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Decoration of Houses - Chapter Guide | Decorating Hall & Stairs [Previous Chapter] | Decorating Ball Room, Bar, Music Room & Gallery [Next Chapter]



THE " with-drawing-room " of mediaeval England, to which the lady and her maidens retired from the boisterous fes­tivities of the hall, seems at first to have been merely a part of the bedchamber in which the lord and lady slept In time it came to be screened off from the sleeping-room ; then, in the king's palaces, it became a separate room for the use of the queen and her damsels; and so, in due course, reached the nobleman's castle, and established itself as a permanent part of English house-planning.

In France the evolution of the salon seems to have proceeded on somewhat different lines. During the middle ages and the early Renaissance period, the more public part of the nobleman's life was enacted in the hall, or grand'saBe, while the social and domestic side of existence was transferred to the bedroom. This was soon divided into two rooms, as in England. In France, however, both these rooms contained beds; the inner being the real sleeping-chamber, while in the outer room, which was used not only for administering justice and receiving visits of state, but for informal entertainments and the social side of family life, the bedstead represented the lord's lit de parade, traditionally associated with state ceremonial and feudal privileges.




Drawing-Room, Boudoir, and Morning-Room   123

The custom of having a state bedroom in which no one slept (cbambre de parade, as it was called) was so firmly established that even in the engravings of Abraham Bosse, representing French life in the reign of Louis XIII, the fashionable apartments in which card-parties, suppers, and other entertainments are taking place, invariably contain a bed.

In large establishments the cbambre de parade was never used as a sleeping-chamber except by visitors of distinction ; but in small houses the lady slept in the room which served as her boudoir and drawing-room. The Renaissance, it is true, had in­troduced from Italy the cabinet opening off the lady's chamber, as in the palaces of Urbino and Mantua; but these rooms were at first seen only in kings' palaces, and were, moreover, too small to serve any social purpose. The cabinet of Catherine de' Medici at Blois is a characteristic example.

Meanwhile, the gallery had relieved the grand'satte of some of its numerous uses; and these two apartments seem to have satisfied all the requirements of society during the Renaissance in France.

In the seventeenth century the introduction of the two-storied Italian saloon produced a state apartment called a salon ; and this, towards the beginning of the eighteenth century, was divided into two smaller rooms : one, the salon de compagnie, remaining a part of the gala suite used exclusively for entertaining (see Plate XXXIV), while the other—the salon de famiBe—became a family apartment like the English drawing-room.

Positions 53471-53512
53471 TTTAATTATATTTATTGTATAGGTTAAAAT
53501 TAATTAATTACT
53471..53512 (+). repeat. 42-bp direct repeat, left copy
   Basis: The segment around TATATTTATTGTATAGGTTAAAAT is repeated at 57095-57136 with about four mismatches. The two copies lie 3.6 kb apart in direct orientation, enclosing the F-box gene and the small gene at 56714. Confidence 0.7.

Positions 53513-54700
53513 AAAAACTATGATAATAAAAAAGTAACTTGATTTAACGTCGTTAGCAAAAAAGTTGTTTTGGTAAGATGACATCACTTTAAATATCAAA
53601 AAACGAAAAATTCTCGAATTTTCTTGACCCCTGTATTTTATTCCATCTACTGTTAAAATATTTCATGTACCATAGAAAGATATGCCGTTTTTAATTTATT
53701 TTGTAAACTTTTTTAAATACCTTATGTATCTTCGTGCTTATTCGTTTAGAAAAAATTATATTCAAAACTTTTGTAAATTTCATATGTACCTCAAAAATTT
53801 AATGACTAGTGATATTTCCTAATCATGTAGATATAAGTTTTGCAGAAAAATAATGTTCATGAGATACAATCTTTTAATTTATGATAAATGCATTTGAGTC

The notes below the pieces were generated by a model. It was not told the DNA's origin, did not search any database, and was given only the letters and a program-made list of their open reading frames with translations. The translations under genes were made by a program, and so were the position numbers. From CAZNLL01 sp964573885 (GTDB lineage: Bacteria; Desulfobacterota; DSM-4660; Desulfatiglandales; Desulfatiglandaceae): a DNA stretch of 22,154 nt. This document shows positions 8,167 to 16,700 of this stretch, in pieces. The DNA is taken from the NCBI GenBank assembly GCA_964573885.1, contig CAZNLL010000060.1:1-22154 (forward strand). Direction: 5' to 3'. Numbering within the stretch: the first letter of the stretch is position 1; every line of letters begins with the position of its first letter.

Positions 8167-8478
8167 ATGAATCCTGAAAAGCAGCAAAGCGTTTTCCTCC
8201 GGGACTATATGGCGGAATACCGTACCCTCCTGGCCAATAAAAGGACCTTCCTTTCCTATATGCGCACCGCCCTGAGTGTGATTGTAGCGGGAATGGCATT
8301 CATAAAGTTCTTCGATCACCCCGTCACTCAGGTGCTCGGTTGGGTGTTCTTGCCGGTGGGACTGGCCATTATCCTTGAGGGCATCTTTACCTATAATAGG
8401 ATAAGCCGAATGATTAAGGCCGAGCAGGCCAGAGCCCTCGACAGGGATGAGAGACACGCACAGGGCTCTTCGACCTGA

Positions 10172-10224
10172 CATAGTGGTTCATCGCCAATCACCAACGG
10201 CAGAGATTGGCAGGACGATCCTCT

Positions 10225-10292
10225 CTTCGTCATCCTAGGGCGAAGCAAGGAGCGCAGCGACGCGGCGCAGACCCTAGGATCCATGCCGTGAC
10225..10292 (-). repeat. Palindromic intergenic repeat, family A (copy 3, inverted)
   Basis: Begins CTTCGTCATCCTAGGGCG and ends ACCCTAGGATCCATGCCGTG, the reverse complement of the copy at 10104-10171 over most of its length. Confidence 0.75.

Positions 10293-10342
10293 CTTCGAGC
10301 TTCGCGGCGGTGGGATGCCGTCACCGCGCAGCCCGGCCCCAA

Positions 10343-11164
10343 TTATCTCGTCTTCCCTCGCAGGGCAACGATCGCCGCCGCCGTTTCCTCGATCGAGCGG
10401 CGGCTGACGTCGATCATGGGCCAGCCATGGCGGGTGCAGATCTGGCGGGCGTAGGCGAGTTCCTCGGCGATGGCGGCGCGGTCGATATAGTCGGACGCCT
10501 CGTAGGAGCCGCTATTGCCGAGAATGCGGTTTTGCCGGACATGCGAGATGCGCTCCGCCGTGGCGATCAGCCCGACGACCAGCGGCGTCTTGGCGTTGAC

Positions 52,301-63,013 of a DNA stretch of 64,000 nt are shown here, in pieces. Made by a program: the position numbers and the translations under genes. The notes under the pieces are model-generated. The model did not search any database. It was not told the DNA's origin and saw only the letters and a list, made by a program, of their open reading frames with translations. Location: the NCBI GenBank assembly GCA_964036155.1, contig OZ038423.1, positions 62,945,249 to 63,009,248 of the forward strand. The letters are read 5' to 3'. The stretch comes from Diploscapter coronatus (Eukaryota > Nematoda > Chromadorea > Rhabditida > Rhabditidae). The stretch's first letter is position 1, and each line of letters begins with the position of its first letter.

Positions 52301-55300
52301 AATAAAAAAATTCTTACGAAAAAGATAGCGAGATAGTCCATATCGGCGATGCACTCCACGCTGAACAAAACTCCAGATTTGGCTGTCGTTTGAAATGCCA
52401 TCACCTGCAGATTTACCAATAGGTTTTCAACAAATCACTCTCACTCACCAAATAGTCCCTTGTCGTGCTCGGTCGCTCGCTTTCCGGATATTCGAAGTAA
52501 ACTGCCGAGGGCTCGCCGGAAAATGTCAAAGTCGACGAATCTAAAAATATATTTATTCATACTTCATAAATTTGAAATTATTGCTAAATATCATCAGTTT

The distinction between the salon de compagnie and the salon de famiUe had by this time also established itself in England, where the state drawing-room retained its Italian name of salone, or saloon, while the living-apartment preserved, in abbreviated form, the mediaeval designation of the lady's with-drawing-room.


124                 The Decoration of Houses

Pains have been taken to trace as clearly as possible the mixed ancestry of the modern drawing-room, in order to show that it is the result of two distinct influences—that of the gala apartment and that of the family sitting-room. This twofold origin has cu­riously affected the development of the drawing-room. In houses of average size,N where there are but two living-rooms—the mas­ter's library, or "den," and the lady's drawing-room,— it is obvi­ous that the latter ought to be used as a salon defatniBe, or meet­ing-place for the whole family; and it is usually regarded as such in England, where common ^ense generally prevails in matters of material comfort and convenience, and where the drawing-room is often furnished with a simplicity which would astonish those who associate the name with white-and-gold walls and uncom­fortable furniture.

In modern American houses both traditional influences are seen. Sometimes, as in England, the drawing-room is treated as a family apartment, and provided with books, lamps, easy-chairs and writing-tables. In other houses it is still considered sacred to gilding and discomfort, the best room in the house, and the con­venience of all its inmates, being sacrificed to a vague feeling that no drawing-room is worthy of the name unless it is uninhabitable. This is an instance of the salon de compagnie having usurped the rightful place of the salon defatniUe; or rather, if the bourgeois de­scent of the American house be considered, it may be more truly defined as a remnant of the " best parlor" superstition.

Whatever the genealogy of the American drawing-room, it must be owned that it too often fails to fulfil its purpose as a fam­ily apartment. It is curious to note the amount of thought and money frequently spent on the one room in the house used by no one, or occupied at most for an hour after a " company " dinner.